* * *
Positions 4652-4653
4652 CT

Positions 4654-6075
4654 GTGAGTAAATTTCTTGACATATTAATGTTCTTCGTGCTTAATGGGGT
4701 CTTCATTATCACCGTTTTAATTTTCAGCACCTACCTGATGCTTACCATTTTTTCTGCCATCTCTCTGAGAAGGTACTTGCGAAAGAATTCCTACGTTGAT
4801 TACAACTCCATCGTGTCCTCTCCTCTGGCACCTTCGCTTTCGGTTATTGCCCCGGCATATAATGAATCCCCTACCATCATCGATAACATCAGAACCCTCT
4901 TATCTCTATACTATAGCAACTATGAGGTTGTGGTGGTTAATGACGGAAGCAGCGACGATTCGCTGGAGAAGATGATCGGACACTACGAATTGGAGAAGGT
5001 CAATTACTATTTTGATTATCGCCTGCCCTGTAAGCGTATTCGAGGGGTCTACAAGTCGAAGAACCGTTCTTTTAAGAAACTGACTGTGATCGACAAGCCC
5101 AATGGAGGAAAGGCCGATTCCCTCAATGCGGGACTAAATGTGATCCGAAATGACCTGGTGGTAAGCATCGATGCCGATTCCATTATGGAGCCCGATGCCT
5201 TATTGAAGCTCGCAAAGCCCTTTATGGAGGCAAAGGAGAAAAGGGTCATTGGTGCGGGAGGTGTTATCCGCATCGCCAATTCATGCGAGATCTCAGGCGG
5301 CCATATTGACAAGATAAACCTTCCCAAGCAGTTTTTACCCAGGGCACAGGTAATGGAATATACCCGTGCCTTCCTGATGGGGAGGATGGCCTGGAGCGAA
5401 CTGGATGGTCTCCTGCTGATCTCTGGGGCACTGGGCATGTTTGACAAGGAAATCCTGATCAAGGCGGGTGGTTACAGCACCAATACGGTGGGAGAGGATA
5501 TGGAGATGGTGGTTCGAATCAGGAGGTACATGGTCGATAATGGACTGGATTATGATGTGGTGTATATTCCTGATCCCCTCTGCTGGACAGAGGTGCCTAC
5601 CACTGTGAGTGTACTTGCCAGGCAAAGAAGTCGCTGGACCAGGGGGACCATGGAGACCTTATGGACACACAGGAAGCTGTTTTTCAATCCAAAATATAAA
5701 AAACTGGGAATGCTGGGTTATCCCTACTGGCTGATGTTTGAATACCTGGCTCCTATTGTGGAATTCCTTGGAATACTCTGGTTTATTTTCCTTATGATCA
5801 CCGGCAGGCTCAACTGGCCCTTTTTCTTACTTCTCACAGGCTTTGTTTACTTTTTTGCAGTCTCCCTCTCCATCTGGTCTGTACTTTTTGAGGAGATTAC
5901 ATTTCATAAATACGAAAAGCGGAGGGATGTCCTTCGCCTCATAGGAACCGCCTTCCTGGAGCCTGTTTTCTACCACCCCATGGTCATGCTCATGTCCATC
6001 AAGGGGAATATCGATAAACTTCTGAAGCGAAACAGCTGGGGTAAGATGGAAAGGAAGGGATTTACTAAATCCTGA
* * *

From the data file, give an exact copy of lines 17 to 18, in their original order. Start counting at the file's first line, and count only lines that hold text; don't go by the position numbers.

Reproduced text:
5901 ATTTCATAAATACGAAAAGCGGAGGGATGTCCTTCGCCTCATAGGAACCGCCTTCCTGGAGCCTGTTTTCTACCACCCCATGGTCATGCTCATGTCCATC
6001 AAGGGGAATATCGATAAACTTCTGAAGCGAAACAGCTGGGGTAAGATGGAAAGGAAGGGATTTACTAAATCCTGA